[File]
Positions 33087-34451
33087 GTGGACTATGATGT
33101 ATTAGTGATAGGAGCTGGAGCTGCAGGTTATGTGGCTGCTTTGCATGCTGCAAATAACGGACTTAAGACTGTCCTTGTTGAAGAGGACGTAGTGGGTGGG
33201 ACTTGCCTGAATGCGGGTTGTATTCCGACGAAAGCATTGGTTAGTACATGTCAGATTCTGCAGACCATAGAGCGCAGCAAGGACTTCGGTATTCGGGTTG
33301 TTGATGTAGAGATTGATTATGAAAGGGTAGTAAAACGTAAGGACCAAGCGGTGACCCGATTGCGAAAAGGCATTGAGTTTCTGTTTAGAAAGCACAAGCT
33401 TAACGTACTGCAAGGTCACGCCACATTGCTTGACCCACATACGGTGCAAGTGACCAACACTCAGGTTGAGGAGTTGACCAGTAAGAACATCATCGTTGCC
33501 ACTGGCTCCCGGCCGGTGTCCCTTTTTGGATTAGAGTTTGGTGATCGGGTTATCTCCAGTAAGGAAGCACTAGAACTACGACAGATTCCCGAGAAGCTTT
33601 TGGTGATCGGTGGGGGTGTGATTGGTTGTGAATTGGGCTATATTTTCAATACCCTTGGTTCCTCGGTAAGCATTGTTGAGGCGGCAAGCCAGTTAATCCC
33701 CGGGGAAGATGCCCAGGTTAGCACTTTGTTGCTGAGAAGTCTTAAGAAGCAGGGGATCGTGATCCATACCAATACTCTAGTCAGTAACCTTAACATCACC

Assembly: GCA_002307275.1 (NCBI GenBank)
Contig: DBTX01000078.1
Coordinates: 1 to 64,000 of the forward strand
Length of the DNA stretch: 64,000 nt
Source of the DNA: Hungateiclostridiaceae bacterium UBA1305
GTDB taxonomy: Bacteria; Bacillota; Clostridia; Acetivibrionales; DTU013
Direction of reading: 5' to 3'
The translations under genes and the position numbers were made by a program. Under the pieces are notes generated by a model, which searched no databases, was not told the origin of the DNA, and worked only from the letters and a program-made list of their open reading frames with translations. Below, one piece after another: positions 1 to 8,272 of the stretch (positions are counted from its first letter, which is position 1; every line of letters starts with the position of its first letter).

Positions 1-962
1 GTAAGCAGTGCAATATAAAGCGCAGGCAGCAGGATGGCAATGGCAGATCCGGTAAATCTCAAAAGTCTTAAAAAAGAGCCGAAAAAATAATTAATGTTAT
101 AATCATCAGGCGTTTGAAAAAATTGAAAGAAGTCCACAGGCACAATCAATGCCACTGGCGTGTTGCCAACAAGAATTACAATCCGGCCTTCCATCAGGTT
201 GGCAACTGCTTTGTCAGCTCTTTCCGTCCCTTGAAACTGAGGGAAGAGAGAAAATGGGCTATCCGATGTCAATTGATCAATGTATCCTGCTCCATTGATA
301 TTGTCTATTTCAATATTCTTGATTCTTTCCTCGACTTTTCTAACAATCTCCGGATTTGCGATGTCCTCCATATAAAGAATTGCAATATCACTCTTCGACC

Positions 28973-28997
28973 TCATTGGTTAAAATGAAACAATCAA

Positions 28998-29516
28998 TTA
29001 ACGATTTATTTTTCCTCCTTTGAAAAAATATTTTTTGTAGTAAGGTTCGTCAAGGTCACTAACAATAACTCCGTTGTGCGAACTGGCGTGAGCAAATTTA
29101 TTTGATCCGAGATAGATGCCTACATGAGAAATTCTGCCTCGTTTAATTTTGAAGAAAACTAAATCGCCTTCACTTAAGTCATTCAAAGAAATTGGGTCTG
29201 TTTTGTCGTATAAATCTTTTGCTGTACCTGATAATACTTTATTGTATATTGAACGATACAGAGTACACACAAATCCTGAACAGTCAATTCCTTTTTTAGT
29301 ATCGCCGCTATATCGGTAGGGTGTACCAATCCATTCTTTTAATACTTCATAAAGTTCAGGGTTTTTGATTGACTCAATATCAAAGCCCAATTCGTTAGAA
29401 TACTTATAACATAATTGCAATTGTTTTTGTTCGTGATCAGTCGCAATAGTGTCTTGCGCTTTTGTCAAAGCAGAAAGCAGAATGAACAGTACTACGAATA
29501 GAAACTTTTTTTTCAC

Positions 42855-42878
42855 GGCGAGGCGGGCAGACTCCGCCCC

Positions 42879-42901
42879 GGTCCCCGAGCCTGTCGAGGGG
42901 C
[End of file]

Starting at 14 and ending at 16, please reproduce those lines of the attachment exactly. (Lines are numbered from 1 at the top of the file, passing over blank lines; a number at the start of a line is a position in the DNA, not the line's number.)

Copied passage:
Source of the DNA: Hungateiclostridiaceae bacterium UBA1305
GTDB taxonomy: Bacteria; Bacillota; Clostridia; Acetivibrionales; DTU013
Direction of reading: 5' to 3'